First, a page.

https://www.destroyallsoftware.com/blog/2017/the-biggest-and-weirdest-commits-in-linux-kernel-git-history

                                                  and here is a visual for what that would look like:

                                                  https://imgur.com/gallery/oiWeZmm

                                    1. 8

                                      A couple notes on the article (specifically, the one it links to at the beginning, The Logical Disaster of Null).

                                      Null is a crutch. It’s a placeholder for I don’t know and didn’t want to think about it further

                                      I disagree. In C, at least, NULL is a preprocessor macro, not a special object, “which expands to an implementation-defined null pointer constant”. In most cases, it’s either 0, or ((void *)0). It has a very specific definition and that definition is used in many places with specific meaning (e.g., malloc returns NULL on an allocation failure). The phrase, “It’s a placeholder for I don’t know and didn’t want to think about it further”, seems to imply that it’s used by programmers who don’t understand their own code, which is a different problem altogether.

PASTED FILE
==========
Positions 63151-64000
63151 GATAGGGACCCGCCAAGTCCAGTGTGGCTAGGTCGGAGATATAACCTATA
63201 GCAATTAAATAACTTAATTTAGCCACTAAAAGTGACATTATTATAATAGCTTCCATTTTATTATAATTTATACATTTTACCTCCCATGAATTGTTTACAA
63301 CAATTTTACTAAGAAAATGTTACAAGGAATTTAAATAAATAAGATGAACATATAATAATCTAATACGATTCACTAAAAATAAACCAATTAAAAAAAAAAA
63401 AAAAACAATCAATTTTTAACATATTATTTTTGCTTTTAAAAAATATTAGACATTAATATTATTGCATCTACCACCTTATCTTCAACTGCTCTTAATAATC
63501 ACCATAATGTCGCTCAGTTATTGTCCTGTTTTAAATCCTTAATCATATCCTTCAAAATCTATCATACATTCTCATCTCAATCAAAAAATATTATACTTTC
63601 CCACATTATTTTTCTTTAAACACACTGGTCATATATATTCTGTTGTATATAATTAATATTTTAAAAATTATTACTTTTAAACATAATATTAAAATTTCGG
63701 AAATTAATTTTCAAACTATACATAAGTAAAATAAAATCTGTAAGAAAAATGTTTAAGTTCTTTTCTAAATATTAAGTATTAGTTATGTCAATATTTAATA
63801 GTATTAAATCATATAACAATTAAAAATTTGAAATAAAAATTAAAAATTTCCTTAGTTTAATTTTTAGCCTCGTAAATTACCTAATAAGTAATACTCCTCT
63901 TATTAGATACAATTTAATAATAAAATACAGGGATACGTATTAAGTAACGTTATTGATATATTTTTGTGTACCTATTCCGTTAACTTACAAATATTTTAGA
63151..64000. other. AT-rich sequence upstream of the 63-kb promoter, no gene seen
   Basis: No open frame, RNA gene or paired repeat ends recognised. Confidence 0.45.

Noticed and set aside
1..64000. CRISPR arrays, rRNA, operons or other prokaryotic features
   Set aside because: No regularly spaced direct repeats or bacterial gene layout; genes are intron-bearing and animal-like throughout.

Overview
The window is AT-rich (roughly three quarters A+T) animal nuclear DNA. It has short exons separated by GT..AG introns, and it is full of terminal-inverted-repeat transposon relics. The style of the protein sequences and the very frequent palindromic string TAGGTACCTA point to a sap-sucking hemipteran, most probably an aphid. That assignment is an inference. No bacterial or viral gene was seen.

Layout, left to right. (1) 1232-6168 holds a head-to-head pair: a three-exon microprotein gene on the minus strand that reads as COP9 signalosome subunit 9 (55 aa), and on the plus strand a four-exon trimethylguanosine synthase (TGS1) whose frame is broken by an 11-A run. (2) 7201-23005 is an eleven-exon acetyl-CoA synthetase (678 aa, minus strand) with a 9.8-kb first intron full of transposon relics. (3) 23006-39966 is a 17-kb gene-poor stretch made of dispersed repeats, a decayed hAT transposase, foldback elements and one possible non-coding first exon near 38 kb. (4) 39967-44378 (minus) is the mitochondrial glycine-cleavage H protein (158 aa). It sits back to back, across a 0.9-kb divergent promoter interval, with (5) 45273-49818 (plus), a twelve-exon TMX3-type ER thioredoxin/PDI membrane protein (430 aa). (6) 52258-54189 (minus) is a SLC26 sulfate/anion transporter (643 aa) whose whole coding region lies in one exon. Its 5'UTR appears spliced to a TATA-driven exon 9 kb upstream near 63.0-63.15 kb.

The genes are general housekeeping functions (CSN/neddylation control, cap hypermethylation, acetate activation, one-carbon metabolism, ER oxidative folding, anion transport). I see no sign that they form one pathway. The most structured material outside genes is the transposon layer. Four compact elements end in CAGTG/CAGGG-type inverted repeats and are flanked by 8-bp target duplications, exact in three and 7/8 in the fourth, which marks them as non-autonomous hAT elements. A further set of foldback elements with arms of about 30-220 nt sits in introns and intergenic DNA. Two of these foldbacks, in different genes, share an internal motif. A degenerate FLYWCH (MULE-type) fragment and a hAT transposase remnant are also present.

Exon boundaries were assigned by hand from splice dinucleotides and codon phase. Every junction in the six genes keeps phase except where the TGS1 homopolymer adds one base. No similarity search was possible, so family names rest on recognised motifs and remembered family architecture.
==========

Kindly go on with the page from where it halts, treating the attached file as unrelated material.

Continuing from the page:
People make up what they think Null means, which is the problem.

                                      I agree. However, again in C, this problem doesn’t really exist, since there are no objects, only primative types. structs, for example, are just logical groupings of zero or more primative types. I can imagine that, in object-oriented languages, the desire to create some sort of NULL object can result in an object that acts differently than non-NULL objects in exceptional cases, which would lead to inconsistency in the language.

                                      In another article linked-to in Logical Disaster of Null talks about how using NULL-terminated character arrays to represent strings was a mistake.